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Sensory Detail – Taste

When writing simmers with sensory detail, readers digest the story and perhaps, are satiated with emotionally charged memories.

Do you remember dipping graham crackers in milk and eating it quickly before it broke off and became a soggy mess? You might use something like this in a scene where the hero/heroine has just been dumped by a boyfriend/girlfriend.

Perhaps your character can’t make decisions. Employ a scene where he taste tests while walking a buffet line; a bite here, a nibble there, unable to settle on a nourishing decision.

Employ sensory detail to involve readers in the story’s emotional ingredients.

Match emotions with taste receptors:

Bitter: She recoiled and didn’t know whether it was from her bitter coffee or his abrupt, “We’re done.”

Salty: “The oysters were so fresh they tasted like my tears. I closed my eyes to feel the sensation of the sea.” — Laura Fraser, “Food for the Heart,” Eating Well Magazine   Jan/Feb 2007

Sweet: She lifted the chocolate to her mouth, gazing at the young man across the room. She held him captive and slowly savored the chocolate.

Sour: “Lemon with your squid?” She pinched her nose, “No, thank you.”

Umami: Their classroom integrated a variety of cultures, much as umami unites disparate flavors.

Match emotions with taste:

Ebullient, getting away with murder:

” . . . the fat Georgia man told Big George that it was the best barbecue he had ever eaten, and asked him what his secret was.

Big George smiled and said, ‘Thank you, suh, I’d hafto say the secret’s in the sauce.'” —Fried Green Tomatoes at the Whistle Stop Cafe, Fannie Flagg

Emotionally charged:

“She reached for a cherry tomato and popped it into her mouth. The juices exploded on her tongue. Carly wanted her attention? I’d give her anything she wants.” — A Wedding in Provence, Ellen Sussman

Hopeful, positive, upbeat:

“Taste this . . . I swallowed. She had fed me a fluffy cloud, no more than pure texture, but as it evaporated it left a trail of flavor in its wake . . . That’s an amazing combination. The saffron’s brilliant—it gives it such a sunny flavor.” —Delicious! Ruth Reichl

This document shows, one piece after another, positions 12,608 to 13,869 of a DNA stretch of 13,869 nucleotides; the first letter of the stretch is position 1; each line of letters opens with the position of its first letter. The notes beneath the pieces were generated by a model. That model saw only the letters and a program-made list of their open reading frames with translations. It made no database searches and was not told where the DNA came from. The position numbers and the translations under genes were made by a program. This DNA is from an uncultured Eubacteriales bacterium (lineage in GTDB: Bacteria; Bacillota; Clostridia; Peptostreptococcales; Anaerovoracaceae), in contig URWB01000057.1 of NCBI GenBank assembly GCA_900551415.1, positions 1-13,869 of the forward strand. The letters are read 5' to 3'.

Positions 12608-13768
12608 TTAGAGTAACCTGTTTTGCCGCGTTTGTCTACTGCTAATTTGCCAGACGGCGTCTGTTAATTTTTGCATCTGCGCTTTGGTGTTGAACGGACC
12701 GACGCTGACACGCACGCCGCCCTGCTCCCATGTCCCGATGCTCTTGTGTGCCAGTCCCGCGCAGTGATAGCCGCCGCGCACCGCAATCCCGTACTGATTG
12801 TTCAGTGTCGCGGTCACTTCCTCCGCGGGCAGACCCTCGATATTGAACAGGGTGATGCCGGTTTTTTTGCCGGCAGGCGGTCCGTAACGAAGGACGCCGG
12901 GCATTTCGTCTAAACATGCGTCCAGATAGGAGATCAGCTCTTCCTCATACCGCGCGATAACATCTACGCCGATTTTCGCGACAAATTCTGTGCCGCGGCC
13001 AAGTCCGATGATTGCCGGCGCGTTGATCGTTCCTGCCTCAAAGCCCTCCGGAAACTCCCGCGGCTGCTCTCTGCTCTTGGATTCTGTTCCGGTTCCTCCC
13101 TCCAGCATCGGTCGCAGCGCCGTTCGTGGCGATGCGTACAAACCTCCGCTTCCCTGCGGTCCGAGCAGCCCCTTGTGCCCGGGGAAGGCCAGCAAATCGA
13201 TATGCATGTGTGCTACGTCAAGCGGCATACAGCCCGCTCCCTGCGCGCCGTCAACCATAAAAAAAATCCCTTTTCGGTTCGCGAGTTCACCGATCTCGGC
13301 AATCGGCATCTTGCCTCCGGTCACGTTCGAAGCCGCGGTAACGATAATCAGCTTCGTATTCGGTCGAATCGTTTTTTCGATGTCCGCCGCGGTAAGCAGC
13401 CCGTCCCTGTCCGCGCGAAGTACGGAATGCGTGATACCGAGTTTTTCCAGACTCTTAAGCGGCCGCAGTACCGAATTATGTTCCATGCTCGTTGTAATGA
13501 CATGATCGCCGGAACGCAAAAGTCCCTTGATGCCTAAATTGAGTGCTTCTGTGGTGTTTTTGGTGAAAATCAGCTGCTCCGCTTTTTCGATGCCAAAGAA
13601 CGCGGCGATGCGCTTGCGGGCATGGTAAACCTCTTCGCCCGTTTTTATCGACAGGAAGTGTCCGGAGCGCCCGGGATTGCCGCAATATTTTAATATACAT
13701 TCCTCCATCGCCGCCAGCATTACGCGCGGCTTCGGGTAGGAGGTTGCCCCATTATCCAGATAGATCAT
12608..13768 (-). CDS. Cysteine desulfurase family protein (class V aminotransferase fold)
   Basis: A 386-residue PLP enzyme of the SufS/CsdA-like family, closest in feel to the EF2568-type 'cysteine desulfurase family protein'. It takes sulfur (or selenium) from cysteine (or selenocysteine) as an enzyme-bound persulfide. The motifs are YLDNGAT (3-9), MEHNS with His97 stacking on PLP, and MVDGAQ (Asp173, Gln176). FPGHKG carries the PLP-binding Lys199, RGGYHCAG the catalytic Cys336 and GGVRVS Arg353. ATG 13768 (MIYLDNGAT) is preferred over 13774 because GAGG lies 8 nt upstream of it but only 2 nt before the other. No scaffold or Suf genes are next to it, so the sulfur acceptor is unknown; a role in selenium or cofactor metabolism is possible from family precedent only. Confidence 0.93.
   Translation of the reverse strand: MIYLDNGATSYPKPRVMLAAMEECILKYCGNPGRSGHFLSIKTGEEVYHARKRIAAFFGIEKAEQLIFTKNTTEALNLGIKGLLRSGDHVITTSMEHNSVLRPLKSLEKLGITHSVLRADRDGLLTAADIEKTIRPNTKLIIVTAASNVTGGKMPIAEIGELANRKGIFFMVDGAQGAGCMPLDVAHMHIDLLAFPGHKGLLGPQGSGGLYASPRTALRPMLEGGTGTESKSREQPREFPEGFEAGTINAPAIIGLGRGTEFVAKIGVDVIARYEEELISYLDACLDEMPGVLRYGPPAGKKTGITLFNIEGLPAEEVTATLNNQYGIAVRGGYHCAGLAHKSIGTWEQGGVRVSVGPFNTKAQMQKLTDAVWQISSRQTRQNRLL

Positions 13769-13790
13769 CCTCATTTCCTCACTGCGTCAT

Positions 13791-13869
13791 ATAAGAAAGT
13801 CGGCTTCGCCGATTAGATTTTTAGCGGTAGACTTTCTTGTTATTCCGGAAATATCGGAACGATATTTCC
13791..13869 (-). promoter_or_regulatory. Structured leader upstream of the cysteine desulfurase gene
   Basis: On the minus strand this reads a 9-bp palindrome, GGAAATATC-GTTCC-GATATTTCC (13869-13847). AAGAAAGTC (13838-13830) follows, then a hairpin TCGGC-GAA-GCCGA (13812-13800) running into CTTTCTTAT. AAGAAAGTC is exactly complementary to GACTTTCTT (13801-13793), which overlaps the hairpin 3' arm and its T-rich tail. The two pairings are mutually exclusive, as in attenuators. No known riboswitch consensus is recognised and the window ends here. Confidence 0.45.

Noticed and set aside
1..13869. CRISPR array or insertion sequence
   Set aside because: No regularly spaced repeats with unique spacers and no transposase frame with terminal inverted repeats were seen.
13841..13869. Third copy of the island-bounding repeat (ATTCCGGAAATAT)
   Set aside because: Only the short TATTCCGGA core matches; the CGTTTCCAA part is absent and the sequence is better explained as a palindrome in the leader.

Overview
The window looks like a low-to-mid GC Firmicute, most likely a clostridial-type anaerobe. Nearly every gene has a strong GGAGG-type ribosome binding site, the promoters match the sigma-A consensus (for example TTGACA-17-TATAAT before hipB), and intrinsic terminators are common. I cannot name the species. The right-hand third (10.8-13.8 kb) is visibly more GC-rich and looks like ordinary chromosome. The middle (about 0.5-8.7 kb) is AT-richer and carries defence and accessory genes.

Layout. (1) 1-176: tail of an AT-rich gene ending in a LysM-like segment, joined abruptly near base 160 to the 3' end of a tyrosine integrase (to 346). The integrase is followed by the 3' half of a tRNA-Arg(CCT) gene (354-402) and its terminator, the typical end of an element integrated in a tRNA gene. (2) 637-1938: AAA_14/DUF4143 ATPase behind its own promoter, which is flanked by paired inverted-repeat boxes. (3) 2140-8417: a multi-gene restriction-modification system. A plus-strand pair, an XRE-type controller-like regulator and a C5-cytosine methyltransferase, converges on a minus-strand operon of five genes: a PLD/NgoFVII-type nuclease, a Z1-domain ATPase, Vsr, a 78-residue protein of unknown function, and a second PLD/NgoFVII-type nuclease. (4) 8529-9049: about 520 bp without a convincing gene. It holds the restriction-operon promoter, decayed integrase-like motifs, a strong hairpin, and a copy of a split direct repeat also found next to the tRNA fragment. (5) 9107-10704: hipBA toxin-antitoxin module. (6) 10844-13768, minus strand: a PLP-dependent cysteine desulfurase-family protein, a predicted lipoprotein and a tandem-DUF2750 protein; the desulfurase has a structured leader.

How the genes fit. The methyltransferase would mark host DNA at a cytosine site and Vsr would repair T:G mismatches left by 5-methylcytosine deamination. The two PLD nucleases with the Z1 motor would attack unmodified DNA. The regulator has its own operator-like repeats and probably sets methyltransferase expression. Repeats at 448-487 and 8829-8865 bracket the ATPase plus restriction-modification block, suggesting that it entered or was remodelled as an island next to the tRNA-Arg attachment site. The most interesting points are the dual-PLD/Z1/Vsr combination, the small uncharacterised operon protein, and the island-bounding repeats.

Comparing food with nature:

“Moving constantly, she caressed the chocolate like a lover, folding it over and over on a slab of white marble, working it to get the texture right. She stopped to feed me a chocolate sprinkled with salt, which had the fierce flavor of the ocean . . . One chocolate tasted like rain, another of the desert.”—Delicious! Ruth Reichl

“That’s the spring cheese. . . When I put the cheese in my mouth it was richer, and if I let it linger on my tongue I could taste the lush fields of late summer, just as the light begins to die.” —Delicious! Ruth Reichl

Taste and texture detail:

“It was accompanied by lamb cutlets, which Cuneo had passed three times over the open flame, and a snow-white, melt-in-the-mouth garlic flan.” —The Little Paris Bookshop by Nina George

In previous posts we talked about sensory detail using sight, sound, smell and kinesthetic.

Taste and memory: Proust’s Remembrance of Things Past:

“I raised to my lips a spoonful of the tea in which I had soaked a morsel of the cake. No sooner had the warm liquid mixed with the crumbs touched my palate than a shudder ran through me and I stopped, intent upon the extraordinary thing that was happening to me. An exquisite pleasure had invaded my senses, something isolated, detached, with no suggestion of its origin. And at once the vicissitudes of life had become indifferent to me, its disasters innocuous, its brevity illusory – this new sensation having had on me the effect which love has of filling me with a precious essence; or rather this essence was not in me it was me. I had ceased now to feel mediocre, contingent, mortal. Whence could it have come to me, this all-powerful joy? I sensed that it was connected with the taste of the tea and the cake, but that it infinitely transcended those savours, could, no, indeed, be of the same nature. Whence did it come? What did it mean? How could I seize and apprehend it?

I drink a second mouthful, in which I find nothing more than in the first, then a third, which gives me rather less than the second. It is time to stop; the potion is losing it magic. It is plain that the truth I am seeking lies not in the cup but in myself.” Remembrance of Things Past, Proust

Graham crackers and milkClick on Prompts, try a freewrite, using sensory detail.  Just Write!

 

 

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One comment

  1. mcullen Post author

    It’s hard to write about taste without smell. Here’s a lovely excerpt from Delicious! by Ruth Reichl, incorporating taste and smell:
    “. . . I could taste the cake in my mind. Strong. Earthy. Fragrant. I remembered the nose-prickling aroma of cinnamon when it comes in fragile curls, and the startling power of crushed cloves. I imagined them into the batter.

    Aunt Melba was grating the orange rind now, and the clean, friendly smell filled her airy kitchen.

    I’d opened a bottle of nutmeg, startled when the little spheres came rattling out in a mothball-scented cloud. How could something so delicate have such a ferocious smell? And I watched, fascinated, as the supple, plump, purple vanilla beans withered into brittle brown pods and surrendered their perfume to the air.”

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